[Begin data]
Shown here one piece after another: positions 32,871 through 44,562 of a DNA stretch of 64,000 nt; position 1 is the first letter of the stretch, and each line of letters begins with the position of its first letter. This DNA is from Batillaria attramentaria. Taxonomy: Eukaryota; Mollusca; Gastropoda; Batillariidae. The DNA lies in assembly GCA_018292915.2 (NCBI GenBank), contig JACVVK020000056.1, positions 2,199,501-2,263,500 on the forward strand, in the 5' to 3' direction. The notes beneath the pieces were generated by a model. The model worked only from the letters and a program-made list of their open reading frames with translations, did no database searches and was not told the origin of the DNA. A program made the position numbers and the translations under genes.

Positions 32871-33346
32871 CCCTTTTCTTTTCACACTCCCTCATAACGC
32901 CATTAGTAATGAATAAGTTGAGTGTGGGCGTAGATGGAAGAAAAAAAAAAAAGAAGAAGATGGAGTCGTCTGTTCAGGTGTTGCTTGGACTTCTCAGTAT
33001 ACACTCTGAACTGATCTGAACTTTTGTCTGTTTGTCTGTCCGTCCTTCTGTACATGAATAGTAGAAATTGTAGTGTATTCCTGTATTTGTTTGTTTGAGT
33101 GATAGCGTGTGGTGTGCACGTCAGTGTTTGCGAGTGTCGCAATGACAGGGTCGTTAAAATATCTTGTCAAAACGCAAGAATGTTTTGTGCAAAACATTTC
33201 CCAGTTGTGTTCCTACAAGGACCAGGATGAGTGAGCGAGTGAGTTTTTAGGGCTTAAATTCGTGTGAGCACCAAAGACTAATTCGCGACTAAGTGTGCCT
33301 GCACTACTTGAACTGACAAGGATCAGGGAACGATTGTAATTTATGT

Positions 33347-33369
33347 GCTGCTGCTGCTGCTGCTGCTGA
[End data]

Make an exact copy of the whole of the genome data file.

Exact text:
Shown here one piece after another: positions 32,871 through 44,562 of a DNA stretch of 64,000 nt; position 1 is the first letter of the stretch, and each line of letters begins with the position of its first letter. This DNA is from Batillaria attramentaria. Taxonomy: Eukaryota; Mollusca; Gastropoda; Batillariidae. The DNA lies in assembly GCA_018292915.2 (NCBI GenBank), contig JACVVK020000056.1, positions 2,199,501-2,263,500 on the forward strand, in the 5' to 3' direction. The notes beneath the pieces were generated by a model. The model worked only from the letters and a program-made list of their open reading frames with translations, did no database searches and was not told the origin of the DNA. A program made the position numbers and the translations under genes.

Positions 32871-33346
32871 CCCTTTTCTTTTCACACTCCCTCATAACGC
32901 CATTAGTAATGAATAAGTTGAGTGTGGGCGTAGATGGAAGAAAAAAAAAAAAGAAGAAGATGGAGTCGTCTGTTCAGGTGTTGCTTGGACTTCTCAGTAT
33001 ACACTCTGAACTGATCTGAACTTTTGTCTGTTTGTCTGTCCGTCCTTCTGTACATGAATAGTAGAAATTGTAGTGTATTCCTGTATTTGTTTGTTTGAGT
33101 GATAGCGTGTGGTGTGCACGTCAGTGTTTGCGAGTGTCGCAATGACAGGGTCGTTAAAATATCTTGTCAAAACGCAAGAATGTTTTGTGCAAAACATTTC
33201 CCAGTTGTGTTCCTACAAGGACCAGGATGAGTGAGCGAGTGAGTTTTTAGGGCTTAAATTCGTGTGAGCACCAAAGACTAATTCGCGACTAAGTGTGCCT
33301 GCACTACTTGAACTGACAAGGATCAGGGAACGATTGTAATTTATGT

Positions 33347-33369
33347 GCTGCTGCTGCTGCTGCTGCTGA